A MUST WATCH: The Trial of the Chicago 7

After a long weekend, I decided to indulge in some Netflix. The first title that popped up was The Trial of the Chicago 7. As someone who is intrigued by conversations about social justice, I decided to give it a go. And might I say, I am so happy I did. Not only did this two-hour historical film make me giggle and have me on the verge of tears, but it also made my blood boil as it depicts the reality of the counterculture movements of the 1960s in a compelling, raw, and relevant light.   

 

Set in 1968 during the beginning of Lydon B. Johnson’s administration, the film is characterized by the heightened tension between the US government and its citizens. Not only is it set directly after the assassination of Martin Luther King and at the peak of the Black Panther Party, but it is also during the Vietnam War. The Chicago 8 turned 7, Tom Hayden, Abbie Hoffman, Jerry Rubin, Rennie Davis, John Froines, David Dellinger, and Bobby Seale, all represent the different AntiVietnam factions. While I don’t want to spoil the whole plot, I do think it is important to highlight how relevant this film is. From mass protests to racial inequality to holes in the American justice system, the social unrest in The Trial of the Chicago 7 mirrors today’s society in a lot of ways. It’s almost scary how relevant the facts of the film are. Overall, the plot of this film poses questions beyond the topic of the Chicago 7 like, has America made the progression we are conditioned to think it has? Could the release of this film at such a salient time in American history signify that we are, once again, on the brink of a cultural revolution?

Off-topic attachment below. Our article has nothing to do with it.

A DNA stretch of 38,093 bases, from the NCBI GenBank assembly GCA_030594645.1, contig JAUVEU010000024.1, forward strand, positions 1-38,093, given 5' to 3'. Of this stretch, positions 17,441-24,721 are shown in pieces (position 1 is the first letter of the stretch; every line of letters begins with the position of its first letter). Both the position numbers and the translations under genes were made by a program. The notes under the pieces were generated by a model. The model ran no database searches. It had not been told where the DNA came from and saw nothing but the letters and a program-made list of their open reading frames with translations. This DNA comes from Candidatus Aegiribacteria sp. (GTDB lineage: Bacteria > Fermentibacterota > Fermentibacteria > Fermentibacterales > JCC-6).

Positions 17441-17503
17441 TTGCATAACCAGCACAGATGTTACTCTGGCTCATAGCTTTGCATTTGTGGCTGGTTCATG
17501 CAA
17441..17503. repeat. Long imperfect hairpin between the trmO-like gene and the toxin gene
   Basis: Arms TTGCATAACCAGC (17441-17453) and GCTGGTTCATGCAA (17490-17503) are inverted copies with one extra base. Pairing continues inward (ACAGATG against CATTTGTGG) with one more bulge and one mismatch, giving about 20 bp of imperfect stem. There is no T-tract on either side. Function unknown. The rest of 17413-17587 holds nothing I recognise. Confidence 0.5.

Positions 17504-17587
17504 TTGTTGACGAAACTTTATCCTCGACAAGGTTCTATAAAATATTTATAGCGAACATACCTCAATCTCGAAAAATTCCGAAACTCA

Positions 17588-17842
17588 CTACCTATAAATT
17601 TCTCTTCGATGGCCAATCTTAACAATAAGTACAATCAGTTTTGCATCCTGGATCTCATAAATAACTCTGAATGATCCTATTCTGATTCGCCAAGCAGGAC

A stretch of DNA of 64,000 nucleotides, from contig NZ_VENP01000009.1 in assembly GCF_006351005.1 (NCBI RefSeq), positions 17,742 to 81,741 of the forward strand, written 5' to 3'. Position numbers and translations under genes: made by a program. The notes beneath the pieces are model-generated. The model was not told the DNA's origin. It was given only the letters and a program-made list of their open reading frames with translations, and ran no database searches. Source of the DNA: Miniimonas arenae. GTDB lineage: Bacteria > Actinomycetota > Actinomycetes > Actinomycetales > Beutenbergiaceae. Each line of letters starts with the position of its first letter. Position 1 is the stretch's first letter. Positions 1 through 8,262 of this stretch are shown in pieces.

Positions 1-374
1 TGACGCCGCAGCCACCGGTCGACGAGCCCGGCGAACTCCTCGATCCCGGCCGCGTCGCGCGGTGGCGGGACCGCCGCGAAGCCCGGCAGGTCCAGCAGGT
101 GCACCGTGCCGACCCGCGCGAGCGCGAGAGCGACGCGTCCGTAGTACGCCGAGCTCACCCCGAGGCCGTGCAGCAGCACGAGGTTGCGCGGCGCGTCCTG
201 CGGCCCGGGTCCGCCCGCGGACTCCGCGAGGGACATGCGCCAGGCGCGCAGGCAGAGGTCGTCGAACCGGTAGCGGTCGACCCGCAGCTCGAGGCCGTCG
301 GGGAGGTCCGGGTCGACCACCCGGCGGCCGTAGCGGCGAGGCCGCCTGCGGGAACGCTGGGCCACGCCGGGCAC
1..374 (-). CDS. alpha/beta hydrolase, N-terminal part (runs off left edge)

Nonetheless, while this movie isn’t one of the mind-numbing watches that most of us like to relax with, it is worth every bit of the two hours. Everything from Abbie Hoffman’s (played by Sacha Baron Cohen) witty comments to the jarring imagery of Bobby Seale gagged in the courtroom will have you glued to the television screen. And you’ll most likely end up Googling which parts of the film are exaggerated, where the seven are now, and even what they looked like.